03-05 March 2020 / ExCeL, London
Tue & Wed 10:00 – 18:00, Thu 10:00 – 16:00

The Retrofit Challenge for Housing

22 Jan 2019

The Retrofit Challenge for Housing

Chris Jofeh, Global Retrofit Leader, Arup

The October 2018 IPCC Report on the Impacts of Global Warming of 1.5°C warns that global warming is likely to reach 1.5°C between 2030 and 2052 if it continues to increase at the current rate. Climate-related risks to health, livelihoods, food security, water supply, human security, and economic growth are projected to increase with global warming of 1.5°C and increase further with 2°C.

The report identifies that pathways limiting global warming to 1.5°C with no or limited overshoot would require rapid and far-reaching transitions in energy, land, urban and infrastructure (including transport and buildings), and industrial systems. These imply deep emissions reductions in all sectors, a wide portfolio of mitigation options and a significant upscaling of investments in those options.

The UK has about 28 million homes and these contribute about 40% of UK emissions. What would a rapid and far-reaching transition look like in the residential sector? It would mean that between now and 2050 we would improve the energy efficiency of about 1 million homes per year. If progress follows an S-shaped curve, as it always has with energy improvements in our homes, the middle years would see perhaps 3 million homes upgraded every year.

Can we do this? Of course we can. When the UK moved from Town Gas to North Sea Gas in the 1960s and 1970s, we rebuilt the national gas distribution infrastructure and converted an average of 1 million homes per year for fourteen years. No computers were used, no-one ‘liked’ it on Facebook, and it did not trend on Twitter. The government of the day made a decision that was in the national interest and the Gas Board got on with it, at a cost in today’s money of over £15 billion.

How do we move quickly now to retrofit solutions to tackle rising emissions from our homes? We cannot wait until we have perfect information. That day will never come.

The challenge is a ‘wicked’ one, which means that:

  • It has no clear solution
  • It is socially complex
  • It does not sit conveniently within the responsibility of any one organisation
  • It involves changing behaviours, by organisations as well as by people
  • Different people have different versions of what the challenge is
  • The challenge has many interdependencies and is multi-causal
  • Addressing the challenge will lead to unforeseen consequences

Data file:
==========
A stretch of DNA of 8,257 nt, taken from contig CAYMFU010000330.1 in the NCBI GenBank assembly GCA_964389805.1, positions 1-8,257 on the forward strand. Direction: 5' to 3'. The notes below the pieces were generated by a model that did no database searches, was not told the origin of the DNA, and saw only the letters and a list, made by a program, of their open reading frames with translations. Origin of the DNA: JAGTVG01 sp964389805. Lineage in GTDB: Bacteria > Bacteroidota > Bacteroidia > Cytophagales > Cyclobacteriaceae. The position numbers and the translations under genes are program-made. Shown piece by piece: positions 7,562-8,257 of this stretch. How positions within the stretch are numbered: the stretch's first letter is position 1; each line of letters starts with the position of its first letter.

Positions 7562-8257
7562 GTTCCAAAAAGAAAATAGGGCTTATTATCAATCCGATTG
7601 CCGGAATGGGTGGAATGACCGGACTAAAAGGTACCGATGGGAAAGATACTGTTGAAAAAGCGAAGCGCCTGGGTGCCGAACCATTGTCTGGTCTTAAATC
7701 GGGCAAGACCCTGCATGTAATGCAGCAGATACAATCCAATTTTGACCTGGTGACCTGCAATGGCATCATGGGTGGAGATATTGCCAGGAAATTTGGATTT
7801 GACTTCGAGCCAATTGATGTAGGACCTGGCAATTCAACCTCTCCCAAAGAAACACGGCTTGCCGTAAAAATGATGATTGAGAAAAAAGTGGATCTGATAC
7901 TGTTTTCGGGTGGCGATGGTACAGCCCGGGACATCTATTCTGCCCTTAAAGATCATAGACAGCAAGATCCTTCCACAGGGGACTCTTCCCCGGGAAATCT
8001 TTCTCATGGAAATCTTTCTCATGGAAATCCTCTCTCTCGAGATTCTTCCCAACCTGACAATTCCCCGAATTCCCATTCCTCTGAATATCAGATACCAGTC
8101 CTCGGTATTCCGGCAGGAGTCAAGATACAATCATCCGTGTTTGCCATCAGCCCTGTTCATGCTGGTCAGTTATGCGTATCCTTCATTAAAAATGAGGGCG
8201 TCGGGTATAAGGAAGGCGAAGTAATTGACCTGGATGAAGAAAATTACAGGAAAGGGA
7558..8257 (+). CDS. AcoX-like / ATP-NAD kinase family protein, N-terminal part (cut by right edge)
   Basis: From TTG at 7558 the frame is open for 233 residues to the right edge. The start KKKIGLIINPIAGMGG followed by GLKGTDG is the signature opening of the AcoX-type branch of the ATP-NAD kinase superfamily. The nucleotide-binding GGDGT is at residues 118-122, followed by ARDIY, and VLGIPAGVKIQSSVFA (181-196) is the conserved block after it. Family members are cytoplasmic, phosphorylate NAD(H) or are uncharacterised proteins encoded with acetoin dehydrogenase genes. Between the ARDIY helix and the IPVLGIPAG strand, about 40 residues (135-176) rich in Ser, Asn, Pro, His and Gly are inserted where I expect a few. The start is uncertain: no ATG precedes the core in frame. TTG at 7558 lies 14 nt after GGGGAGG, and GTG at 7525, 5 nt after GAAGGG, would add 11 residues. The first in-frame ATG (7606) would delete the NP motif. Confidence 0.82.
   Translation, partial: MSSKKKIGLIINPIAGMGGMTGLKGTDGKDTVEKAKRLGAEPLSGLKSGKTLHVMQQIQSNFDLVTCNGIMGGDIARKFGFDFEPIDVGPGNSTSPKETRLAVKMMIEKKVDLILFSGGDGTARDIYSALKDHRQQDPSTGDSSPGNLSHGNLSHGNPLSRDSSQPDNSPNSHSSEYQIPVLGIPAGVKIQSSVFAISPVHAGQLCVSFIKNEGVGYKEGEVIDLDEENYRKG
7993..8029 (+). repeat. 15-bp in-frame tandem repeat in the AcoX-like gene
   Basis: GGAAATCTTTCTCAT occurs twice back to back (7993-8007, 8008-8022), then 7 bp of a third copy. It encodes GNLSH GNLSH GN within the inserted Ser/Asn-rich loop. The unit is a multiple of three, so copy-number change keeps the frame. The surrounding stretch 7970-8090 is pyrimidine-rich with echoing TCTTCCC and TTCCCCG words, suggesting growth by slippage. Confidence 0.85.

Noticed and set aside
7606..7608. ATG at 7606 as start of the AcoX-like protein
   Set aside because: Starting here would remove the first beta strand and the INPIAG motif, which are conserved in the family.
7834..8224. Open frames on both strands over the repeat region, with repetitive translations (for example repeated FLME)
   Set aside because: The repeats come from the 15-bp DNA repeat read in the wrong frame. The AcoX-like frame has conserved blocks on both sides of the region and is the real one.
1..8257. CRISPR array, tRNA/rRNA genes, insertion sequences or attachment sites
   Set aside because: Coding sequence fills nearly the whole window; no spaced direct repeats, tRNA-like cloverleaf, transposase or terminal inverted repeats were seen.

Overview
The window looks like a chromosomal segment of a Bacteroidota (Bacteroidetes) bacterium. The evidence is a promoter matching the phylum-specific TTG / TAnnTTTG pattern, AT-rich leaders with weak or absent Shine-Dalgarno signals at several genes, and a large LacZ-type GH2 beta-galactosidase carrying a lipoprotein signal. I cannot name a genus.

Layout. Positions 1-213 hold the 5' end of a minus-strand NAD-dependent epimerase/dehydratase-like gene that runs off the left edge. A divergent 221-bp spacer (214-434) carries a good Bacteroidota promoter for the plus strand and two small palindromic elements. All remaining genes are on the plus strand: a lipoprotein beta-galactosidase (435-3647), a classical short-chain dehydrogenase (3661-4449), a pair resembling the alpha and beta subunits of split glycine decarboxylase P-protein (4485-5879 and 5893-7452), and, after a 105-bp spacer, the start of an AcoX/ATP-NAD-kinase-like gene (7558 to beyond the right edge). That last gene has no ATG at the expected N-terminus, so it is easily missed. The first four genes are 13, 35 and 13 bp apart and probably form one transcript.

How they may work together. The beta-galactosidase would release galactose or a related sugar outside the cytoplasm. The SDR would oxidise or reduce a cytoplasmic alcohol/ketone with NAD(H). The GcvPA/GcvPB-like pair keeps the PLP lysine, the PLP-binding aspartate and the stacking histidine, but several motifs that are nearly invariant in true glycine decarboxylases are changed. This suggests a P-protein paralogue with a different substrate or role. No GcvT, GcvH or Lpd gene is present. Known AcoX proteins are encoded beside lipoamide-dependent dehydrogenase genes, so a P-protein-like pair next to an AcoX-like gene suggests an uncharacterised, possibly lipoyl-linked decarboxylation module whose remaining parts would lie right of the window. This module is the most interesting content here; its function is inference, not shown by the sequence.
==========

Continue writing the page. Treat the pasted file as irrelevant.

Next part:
To tackle it we need:

  • To engage stakeholders and citizens effectively in understanding the problem and in identifying possible solutions
  • To tolerate uncertainty and accept the need for a long-term focus
  • To make the best use of the knowledge, experience, systems and organisations we have
  • To recognise that the benefits of acting intelligently will be profound and widespread

To begin, we need to focus our attention on owner-occupiers and private landlords, who between them own more than 80% of all homes; and we need to understand residential energy efficiency at a systems level. No homeowner will act until he or she has the capability, the opportunity and the motivation to act. We need to ask ourselves:

  • What people and organisations are able to increase a homeowner’s capability, opportunity or motivation to act to upgrade their property?
  • How should these people and organisations behave so that homeowners choose to improve the energy efficiency of their homes and find it easy to do so well?

Helping to ensure a sustainable future for succeeding generations has never had a greater moral, economic, social and environmental imperative. Now is the time to act. As citizens, this is our responsibility.

A panel of industry-leading panelists will discuss and debate how ‘deep’ we must go to deliver measurable health benefits and achieve the energy reduction targets and commitments of the Climate Change Act.

The panel invites you to contribute and share suggestions to help identify three key recommendations as the most universally applicable to take forward to impact change.

The Retrofit Challenge for Housing session will take place at 1.30pm on 06 March 2019 in the ecobuild Conference Arena at Futurebuild. Register for your place here.

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